I think we did it here.  Thanks to the Indira Gandhi National Center for the Arts for providing this large and beautiful space for our Following the Box exhibit.  Each of the 12 participating artists responded to a different aspect of the still-anonymous soldier’s photographs from so long ago.  Each brought their own creativity and culture to play as they interpreted the images.  The end result is a cross-cultural exploration of historical imagery, perhaps the first time this has even been done.  We are enormously proud and grateful for the opportunity afforded to us first by the Fulbright grant; then by two subsequent grants from the U.S. State Department; by the faith the Indian artists had in this project; and by the legacy left to us by an unknown soldier/photographer who unwittingly changed the lives of two artists seventy years after the end of the war.

 

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Post 2 – Catching Up

We arrived in Kolkata on December 16, after a difficult 32+ hour trip that entailed Swiss Air losing one bag and destroying another on the way to Delhi, the drama of which caused us to miss our connecting flight to Kolkata. A true shame, since we were arriving at 4:30 in the morning and some friends had agreed to pick us up…and we couldn’t call them because our India phones were not yet active. And the next flight was 6 hours later. And while we had talked our way into Swiss Air allowing us to put 5 suitcases in baggage with no extra charge (you are now only allowed ONE free bag, the 2nd is $100 and the 3rd $200!) we had no such luck with JetAir, which hit us up for $200 on the spot. We were not happy campers.

We took a taxi to the same flat we’ve now rented 3 years in a row. Our same security guy greeted us. Then, bleary-eyed, we noticed a skinny young man leaning against our building looking in our direction. It was Max! He had planned this surprise for months. He had been in Mumbai doing a TEDx talk/performance (link posted soon) and flew down just for a few days. He was concerned that we hadn’t yet arrived, since he knew our original schedule. Turns out, he got there 5 minutes before we did. We were in the same taxi line at the airport but hadn’t seen each other. What a way to forget your troubles.

We spent the next 2 days showing Max the neighborhood, introducing him to friends, our artists and neighbors and taking care of exciting things like re-establishing our phone service and attempting to get internet, which should be easy in hi-tech India…but isn’t. Max brought his dulcimer and played his gorgeous music for a few friends, who seemed transported.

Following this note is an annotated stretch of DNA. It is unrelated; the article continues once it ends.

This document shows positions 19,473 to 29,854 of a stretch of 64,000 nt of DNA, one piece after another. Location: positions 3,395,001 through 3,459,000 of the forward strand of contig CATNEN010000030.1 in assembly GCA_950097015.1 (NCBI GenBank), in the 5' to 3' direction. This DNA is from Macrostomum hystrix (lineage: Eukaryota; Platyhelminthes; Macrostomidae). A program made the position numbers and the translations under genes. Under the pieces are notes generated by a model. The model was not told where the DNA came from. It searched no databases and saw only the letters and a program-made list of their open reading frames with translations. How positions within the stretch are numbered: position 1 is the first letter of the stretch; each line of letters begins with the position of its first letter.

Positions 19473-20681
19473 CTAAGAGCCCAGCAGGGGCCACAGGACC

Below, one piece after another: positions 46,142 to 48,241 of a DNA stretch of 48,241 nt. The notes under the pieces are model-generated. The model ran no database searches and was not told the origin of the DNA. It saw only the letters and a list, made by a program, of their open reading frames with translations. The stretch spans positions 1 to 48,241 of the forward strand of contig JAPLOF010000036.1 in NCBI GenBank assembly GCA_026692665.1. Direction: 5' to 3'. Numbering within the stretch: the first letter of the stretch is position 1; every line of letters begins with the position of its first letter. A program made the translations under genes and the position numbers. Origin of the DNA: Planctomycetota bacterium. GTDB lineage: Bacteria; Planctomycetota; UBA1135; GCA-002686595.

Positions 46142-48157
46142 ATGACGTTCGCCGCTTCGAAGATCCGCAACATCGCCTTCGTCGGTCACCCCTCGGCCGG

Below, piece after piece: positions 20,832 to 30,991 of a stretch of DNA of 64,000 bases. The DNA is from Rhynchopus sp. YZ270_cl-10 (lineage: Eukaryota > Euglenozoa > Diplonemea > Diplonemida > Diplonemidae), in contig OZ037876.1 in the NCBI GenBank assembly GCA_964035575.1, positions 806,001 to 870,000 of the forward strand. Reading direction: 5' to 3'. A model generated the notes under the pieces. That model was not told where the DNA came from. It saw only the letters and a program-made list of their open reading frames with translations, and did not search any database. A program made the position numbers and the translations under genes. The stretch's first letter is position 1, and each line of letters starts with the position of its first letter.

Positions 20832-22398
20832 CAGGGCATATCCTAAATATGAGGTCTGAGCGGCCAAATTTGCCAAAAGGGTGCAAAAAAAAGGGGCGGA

Max left on Friday morning, after which we began the task of packing up our Following the Box exhibit and getting it shipped to Delhi.

FedX made 4 trips to the Birla Academy, where our exhibit was stored, before they decided it was too difficult to carry the huge crates up from the basement. BlueDart had no trouble. They had 10 young Bengali men lug the crates up the stairs and onto waiting trucks. It took an hour and our precious cargo was on its way to Delhi.

Post 1 – Back in India!

This is now our 4th trip to India and while some things have become invisible and expected in their familiarity (cows in the road, horns blaring, air you can see, sleeping dogs undisturbed no matter the crowd sidestepping them, people finding shelter anywhere they can, tiny stalls selling everything imaginable one on top of the other) others are still miraculous.  The small, intimate shrines on every street, the always curious and helpful people, the remarkable music, the vibrant life that surrounds you at every turn, the random encounters that soon don’t seem random at all. Serendipity rules. How it is possible that in a city of 13 million, everyone knows everyone is beyond me, but it’s true.

We are back in Kolkata, courtesy of a small grant from the U.S. State Department, to pack up our Following the Box exhibit. It had sat patiently in storage at the Birla Academy, the museum that hosted its inaugural exhibition last February.  Now it is being shipped to its next venue, the Indira Gandhi National Center for the Arts in Delhi.  The exhibit opens 11 January.  This blog will chronicle the journey of the show, but more importantly, the journey of two artists, obsessed with a shoebox filled with negatives, photographs and stories from long ago.